From Bottom to Top: A Feast from Yeast

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April 4, 2014 by Prost Brewing

Bubbles Formed During Brewing; Courtesy of: Ildar Sagdejev; Under the License: http://creativecommons.org/licenses/by-sa/3.0/deed.en.

Bubbles Formed During Brewing; Courtesy of: Ildar Sagdejev; Under the License: http://creativecommons.org/licenses/by-sa/3.0/deed.en.

No matter what style of beer you are drinking, rest assured that you are enjoying a feast from yeast. Yeast has always been a vital ingredient to the beloved brew, acting to ferment the carbohydrate rich malt into golden grainy goodness. Of course, in medieval times the brewers had a slightly different concept of how fermentation took place than we do today.

Today we know that there are two main families of yeast that make great beer – formally known as “ale” and “lager” yeasts. These single cell fungi differ in some fundamental ways that ultimately lead to different styles of beer. Ale yeasts are most active when they are set in an environment that is cozy and warm ranging from around 59 degrees to 77 degrees fahrenheit. At this cozy temperature range, these yeasts will produce their best tasting beer, throwing up thick layers of foam in the process. Ale yeasts are also unique in that they ferment sugars that lay at the top of the brew, only sinking to the bottom when they are dormant after they have eaten all they can.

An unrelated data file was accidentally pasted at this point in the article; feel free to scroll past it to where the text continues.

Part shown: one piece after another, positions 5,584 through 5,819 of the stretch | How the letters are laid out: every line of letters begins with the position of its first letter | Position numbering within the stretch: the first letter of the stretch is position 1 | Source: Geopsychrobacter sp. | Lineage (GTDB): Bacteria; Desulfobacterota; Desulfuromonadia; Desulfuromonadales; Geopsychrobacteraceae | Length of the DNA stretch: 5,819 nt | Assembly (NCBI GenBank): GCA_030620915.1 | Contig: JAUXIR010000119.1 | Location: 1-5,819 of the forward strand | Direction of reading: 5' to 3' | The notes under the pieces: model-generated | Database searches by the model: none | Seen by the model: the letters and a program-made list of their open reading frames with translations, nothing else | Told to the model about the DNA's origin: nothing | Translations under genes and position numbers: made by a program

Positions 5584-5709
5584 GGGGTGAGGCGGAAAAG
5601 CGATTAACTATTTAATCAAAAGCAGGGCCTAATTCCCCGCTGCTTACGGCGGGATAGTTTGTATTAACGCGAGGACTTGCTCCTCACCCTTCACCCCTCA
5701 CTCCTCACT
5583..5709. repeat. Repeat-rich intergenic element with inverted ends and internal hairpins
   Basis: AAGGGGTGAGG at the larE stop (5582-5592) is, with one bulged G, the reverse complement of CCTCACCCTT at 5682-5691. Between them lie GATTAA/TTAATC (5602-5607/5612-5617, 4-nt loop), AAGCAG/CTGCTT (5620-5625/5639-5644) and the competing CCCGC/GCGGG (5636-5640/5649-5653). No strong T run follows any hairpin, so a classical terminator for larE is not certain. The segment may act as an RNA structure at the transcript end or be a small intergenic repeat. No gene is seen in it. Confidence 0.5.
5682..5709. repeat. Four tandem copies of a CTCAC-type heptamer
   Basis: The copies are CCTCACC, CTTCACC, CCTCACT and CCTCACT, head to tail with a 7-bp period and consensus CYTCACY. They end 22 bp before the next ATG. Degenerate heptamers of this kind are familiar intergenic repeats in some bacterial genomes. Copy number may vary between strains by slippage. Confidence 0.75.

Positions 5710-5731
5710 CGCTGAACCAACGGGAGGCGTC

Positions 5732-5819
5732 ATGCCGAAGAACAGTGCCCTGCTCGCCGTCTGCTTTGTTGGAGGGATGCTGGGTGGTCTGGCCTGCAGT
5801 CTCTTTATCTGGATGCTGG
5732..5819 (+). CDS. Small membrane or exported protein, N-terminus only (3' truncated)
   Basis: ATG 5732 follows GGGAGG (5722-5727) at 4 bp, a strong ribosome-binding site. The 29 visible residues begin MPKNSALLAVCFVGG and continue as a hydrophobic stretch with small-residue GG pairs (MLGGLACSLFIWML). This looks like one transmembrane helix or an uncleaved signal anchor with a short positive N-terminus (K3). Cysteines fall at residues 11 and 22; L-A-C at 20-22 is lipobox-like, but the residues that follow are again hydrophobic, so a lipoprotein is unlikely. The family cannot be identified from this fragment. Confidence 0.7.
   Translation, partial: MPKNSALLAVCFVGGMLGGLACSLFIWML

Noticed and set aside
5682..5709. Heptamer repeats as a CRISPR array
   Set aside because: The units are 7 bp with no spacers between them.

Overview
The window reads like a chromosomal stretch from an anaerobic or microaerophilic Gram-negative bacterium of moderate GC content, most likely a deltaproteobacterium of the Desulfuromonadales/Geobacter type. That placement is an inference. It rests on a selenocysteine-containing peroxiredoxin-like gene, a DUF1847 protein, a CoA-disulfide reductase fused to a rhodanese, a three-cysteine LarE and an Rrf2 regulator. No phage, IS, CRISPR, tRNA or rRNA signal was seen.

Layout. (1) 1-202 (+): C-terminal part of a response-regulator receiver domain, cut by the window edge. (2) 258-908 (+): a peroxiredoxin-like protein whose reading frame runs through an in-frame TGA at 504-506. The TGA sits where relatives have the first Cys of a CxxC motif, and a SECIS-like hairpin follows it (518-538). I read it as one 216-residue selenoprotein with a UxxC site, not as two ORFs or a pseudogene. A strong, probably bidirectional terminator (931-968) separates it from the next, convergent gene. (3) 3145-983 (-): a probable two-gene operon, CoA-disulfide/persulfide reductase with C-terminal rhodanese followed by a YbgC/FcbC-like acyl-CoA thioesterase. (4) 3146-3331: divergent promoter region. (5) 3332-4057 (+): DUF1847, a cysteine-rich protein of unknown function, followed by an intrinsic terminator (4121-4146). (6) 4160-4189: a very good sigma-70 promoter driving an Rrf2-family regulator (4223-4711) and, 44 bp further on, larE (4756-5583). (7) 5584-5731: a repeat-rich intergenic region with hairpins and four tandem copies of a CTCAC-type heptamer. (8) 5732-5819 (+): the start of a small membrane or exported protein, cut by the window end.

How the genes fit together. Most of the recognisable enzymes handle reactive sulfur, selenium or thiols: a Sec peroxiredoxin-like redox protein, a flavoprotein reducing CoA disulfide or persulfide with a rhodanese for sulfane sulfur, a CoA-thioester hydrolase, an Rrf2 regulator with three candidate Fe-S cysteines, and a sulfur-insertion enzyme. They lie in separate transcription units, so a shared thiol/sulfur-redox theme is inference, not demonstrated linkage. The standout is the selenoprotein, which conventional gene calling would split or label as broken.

Lager yeasts, on the other hand, actively ferment the sugars that lie at the bottom of the brew. Unlike their ale yeast cousins, lager yeasts produce the best flavors when they are left to ferment in cooler environments ranging around 39 degrees to 48 degrees fahrenheit. They may still ferment at higher temperatures, but they will produce off flavors in the process.

From bottom to top, yeasts work their magic, turning what was just a plain ole mash of grains and water into a complex, flavor filled brew that is loved and feasted upon the world round. At Prost Brewing, we take our yeast seriously, fully embracing the vital role it plays in making any authentic German lager. Using yeast acquired straight from the old Benedictine Andechs monastery located just outside of Munich, we are able to add that extra German ingredient that ensures our beer is as authentic as you will find this side of the Atlantic!

Now for a “Prost!” to the wonders of yeast! We couldn’t live (i.e. drink beer) without it!

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